Can an Aga Range Cooker Really Be Eco-Friendly?
Aga range cookers have been criticised in the past for their environmental credentials, but this may be slightly unfair taking into account some underlying facts and recent developments about these much-loved British kitchen favourites.
It is certainly true that some of the original models can be thirsty on fuel – particularly gas and solid fuel models (although there are always improvements that can be made to any cooker’s efficiency).
If you are concerned about the environmental credentials or fuel costs of an Aga range cooker, there are several reasons why they can be eco-friendly:
They Replace Other Kitchen Appliances
The Aga range cooker really is a multifunctional kitchen appliance, replacing the need for the use of several other energy-sapping kitchen devices such as:
- A tumble drier; dry laundry on top of the Aga range cooker
- A microwave; reheat food in one of the lower ovens.
- A toaster; the hotplates make wonderful toast and grilled sandwiches.
- An electric kettle; pop a stove-top one on a hotplate instead.
Reduce your need for buying and running a range of appliances by using the Aga range cooker as a ‘one-stop-shop’ for kitchen tasks.
They Heat the Kitchen
Anyone who has lived in a home with a range cooker will know that that it provides a cosy warmth, making it an ideal social hub for family members including pets!
This also has the added benefit of helping you reduce your fuel bills for central heating; make sure you turn off your radiators in the kitchen and neighbouring rooms and hallways for maximum benefit. For some people this is all the heating they need in early Autumn and Spring.
They are Built to Last, from Recycled Material
Aga range cookers are extremely durable units, produced in a more sustainable era of engineering and designed to last for generations.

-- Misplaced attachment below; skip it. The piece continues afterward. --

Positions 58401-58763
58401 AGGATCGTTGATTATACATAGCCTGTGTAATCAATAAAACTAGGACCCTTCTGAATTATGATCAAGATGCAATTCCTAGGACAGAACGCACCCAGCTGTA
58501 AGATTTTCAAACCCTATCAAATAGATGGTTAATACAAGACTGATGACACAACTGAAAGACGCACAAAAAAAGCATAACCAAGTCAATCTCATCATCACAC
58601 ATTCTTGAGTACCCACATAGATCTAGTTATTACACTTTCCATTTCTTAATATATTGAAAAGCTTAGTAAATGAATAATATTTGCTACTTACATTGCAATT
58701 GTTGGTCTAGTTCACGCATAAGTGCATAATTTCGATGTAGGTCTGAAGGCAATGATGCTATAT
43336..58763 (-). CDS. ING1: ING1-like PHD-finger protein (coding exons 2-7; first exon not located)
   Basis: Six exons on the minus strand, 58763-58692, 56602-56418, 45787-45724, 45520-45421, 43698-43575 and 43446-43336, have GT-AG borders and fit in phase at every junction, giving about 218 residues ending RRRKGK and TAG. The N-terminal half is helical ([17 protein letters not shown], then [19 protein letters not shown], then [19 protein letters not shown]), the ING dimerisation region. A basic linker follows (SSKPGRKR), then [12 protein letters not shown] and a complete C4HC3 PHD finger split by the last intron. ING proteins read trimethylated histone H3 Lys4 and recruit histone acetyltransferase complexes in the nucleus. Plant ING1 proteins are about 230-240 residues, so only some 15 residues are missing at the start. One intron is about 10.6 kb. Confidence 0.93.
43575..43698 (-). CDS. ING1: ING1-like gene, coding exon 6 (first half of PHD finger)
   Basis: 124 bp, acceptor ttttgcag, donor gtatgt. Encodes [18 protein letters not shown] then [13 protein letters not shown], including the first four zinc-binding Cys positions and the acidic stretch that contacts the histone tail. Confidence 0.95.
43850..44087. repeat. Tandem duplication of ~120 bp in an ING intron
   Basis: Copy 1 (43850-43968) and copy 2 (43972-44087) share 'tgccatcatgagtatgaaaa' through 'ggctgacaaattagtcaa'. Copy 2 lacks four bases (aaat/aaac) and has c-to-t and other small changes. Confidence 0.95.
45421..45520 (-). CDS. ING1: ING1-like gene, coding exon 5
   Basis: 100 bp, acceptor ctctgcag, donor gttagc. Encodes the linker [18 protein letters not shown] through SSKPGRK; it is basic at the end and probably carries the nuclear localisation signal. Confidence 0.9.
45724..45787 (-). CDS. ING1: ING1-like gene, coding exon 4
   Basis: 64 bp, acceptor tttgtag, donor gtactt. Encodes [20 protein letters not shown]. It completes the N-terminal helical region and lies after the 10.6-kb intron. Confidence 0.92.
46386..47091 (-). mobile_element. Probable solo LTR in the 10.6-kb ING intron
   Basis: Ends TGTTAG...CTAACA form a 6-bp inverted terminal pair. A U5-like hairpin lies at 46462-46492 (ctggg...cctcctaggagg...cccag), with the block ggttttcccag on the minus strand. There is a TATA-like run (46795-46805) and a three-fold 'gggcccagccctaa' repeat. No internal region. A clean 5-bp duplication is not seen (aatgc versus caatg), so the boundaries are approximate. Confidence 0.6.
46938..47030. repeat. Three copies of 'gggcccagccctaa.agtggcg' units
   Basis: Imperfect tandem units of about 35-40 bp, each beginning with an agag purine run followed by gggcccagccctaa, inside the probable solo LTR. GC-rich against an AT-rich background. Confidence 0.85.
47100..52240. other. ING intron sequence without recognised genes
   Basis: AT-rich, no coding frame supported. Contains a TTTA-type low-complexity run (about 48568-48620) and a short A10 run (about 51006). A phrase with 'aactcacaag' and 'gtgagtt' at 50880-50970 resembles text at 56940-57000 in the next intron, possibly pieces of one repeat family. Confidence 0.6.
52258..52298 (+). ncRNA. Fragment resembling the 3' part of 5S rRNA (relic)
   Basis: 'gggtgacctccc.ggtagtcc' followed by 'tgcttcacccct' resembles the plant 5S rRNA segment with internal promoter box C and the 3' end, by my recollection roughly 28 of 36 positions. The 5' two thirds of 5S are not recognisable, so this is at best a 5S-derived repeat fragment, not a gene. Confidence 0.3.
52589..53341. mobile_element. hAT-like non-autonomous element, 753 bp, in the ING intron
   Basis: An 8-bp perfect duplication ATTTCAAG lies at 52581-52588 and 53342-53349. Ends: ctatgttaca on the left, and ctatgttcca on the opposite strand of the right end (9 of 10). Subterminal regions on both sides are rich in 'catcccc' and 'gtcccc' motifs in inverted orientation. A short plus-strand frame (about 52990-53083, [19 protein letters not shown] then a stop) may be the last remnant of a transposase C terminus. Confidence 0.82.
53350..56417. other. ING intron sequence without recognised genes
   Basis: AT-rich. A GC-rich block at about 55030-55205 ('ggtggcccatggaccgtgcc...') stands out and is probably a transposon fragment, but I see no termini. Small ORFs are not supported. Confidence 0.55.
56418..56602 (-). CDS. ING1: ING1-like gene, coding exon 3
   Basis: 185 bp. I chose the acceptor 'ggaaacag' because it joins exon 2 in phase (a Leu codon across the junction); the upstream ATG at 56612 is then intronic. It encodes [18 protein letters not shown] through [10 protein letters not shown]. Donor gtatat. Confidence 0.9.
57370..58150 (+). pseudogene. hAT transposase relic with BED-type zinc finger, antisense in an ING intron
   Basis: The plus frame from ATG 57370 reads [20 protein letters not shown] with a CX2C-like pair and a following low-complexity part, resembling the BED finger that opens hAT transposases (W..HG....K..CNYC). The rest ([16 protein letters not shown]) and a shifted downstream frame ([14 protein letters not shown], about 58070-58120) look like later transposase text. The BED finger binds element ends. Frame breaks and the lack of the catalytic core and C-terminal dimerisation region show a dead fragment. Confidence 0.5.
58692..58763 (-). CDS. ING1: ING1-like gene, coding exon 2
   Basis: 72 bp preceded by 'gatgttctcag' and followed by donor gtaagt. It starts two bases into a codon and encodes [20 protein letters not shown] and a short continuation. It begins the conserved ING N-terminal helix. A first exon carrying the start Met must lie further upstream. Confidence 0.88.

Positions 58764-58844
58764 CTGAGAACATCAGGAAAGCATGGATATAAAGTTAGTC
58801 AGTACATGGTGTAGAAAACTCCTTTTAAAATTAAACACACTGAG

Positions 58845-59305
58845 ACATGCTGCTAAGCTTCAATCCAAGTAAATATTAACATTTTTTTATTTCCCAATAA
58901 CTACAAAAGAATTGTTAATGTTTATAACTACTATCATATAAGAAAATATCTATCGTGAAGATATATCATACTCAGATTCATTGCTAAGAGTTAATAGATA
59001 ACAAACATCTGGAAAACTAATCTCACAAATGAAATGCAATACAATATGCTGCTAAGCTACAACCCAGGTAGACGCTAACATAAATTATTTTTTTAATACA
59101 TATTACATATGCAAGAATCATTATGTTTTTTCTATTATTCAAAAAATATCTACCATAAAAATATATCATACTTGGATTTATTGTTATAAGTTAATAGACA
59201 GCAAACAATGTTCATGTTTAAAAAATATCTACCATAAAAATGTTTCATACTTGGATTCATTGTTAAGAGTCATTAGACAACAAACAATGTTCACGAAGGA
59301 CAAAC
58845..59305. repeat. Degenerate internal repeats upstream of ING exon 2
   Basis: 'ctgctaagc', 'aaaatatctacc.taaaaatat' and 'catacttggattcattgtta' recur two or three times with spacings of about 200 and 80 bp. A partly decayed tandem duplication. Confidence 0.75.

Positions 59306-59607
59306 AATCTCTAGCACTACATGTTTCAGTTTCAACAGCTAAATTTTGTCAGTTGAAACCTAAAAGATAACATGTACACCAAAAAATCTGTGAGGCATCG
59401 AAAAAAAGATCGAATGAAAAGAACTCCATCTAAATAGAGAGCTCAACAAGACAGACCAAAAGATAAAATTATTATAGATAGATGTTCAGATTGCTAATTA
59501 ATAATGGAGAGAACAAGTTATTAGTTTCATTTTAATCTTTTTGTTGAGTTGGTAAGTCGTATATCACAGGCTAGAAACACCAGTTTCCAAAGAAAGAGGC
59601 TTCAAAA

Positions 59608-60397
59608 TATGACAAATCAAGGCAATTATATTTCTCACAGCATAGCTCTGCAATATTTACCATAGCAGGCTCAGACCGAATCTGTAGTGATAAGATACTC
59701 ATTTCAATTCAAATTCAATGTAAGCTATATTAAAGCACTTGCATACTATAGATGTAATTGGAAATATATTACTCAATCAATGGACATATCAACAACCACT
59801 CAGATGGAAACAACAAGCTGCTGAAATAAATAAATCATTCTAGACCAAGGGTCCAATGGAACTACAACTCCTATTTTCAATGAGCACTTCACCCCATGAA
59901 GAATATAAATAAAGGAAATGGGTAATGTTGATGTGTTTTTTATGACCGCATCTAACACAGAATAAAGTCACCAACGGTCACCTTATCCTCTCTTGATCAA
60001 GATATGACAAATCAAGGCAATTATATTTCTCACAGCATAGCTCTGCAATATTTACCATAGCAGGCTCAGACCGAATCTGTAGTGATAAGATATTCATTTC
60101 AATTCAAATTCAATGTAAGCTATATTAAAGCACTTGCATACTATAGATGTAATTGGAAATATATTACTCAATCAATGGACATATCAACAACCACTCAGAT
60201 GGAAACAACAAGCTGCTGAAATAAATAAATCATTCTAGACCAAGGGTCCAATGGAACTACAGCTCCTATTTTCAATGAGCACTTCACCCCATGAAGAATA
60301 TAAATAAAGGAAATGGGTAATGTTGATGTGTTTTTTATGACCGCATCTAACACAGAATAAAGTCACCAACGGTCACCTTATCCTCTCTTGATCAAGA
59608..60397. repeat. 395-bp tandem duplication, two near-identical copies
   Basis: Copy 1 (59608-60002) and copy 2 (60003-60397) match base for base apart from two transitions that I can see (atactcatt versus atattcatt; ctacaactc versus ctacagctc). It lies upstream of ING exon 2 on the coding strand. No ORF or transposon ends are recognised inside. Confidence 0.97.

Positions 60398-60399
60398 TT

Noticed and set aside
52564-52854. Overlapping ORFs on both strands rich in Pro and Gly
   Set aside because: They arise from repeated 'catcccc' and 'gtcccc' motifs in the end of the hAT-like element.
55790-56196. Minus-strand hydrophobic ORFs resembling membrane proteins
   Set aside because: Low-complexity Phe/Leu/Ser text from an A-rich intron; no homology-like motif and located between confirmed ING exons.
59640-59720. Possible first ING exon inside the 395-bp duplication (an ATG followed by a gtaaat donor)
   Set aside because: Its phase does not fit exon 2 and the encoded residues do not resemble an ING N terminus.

What’s more, 70% of each Aga range cooker is manufactured from recycled material, which can include car gearboxes, guttering, lamp posts, drain covers and other scrap metal.
Unlike many modern kitchen appliances, you’ll never see one of these celebrated pieces of engineering in a landfill site - their cast iron structure is pretty much bomb-proof and can always be re-purposed even if the rest of the cooker has degraded.
The integrity of the initial build and the ability for companies to install electric heading modules, has led to a boom in electric conversions as we’ll touch on below…
They Can Run on Electricity
The majority of Aga range cookers still run on fossil fuels, but this is changing fast with 25% of all Aga range cookers now running on electric. This figure is increasing every year, with 70% of all new Aga range cookers being sold running on electricity.
It’s not just new Aga range cookers running on this fuel source though, with many being existing ones being converted to electric thus making them much more efficient (around 80% saving on annual fuel bills) Most models allow you to turn on different parts of the cooker independently, with greater control over the temperature.
It’s worth mentioning here that not all electric conversions are created equal! Beware the 13amp electric conversions in particular, they are inefficient and will lead to similar – if not higher – fuel bills than conventional models. Take a look at our electric conversion page for more info.
Even Greener Energy Sources to Come?
There are also plans in the pipeline for a completely renewable Aga range cooker, with newer biofuel and other renewable energy sources available.
There is also the possibility to use micro-generated energy such as wind, solar and heat pumps working in tandem with a self-sufficient, 100% sustainable energy network.
The Aga Range Cooker is Greener than you Think
The Aga range cooker is a much-loved piece of British heritage, which can be adapted to make it much more environmentally friendly.
Get in touch with Blake & Bull today if you need any help making your Aga range cooker more eco-friendly.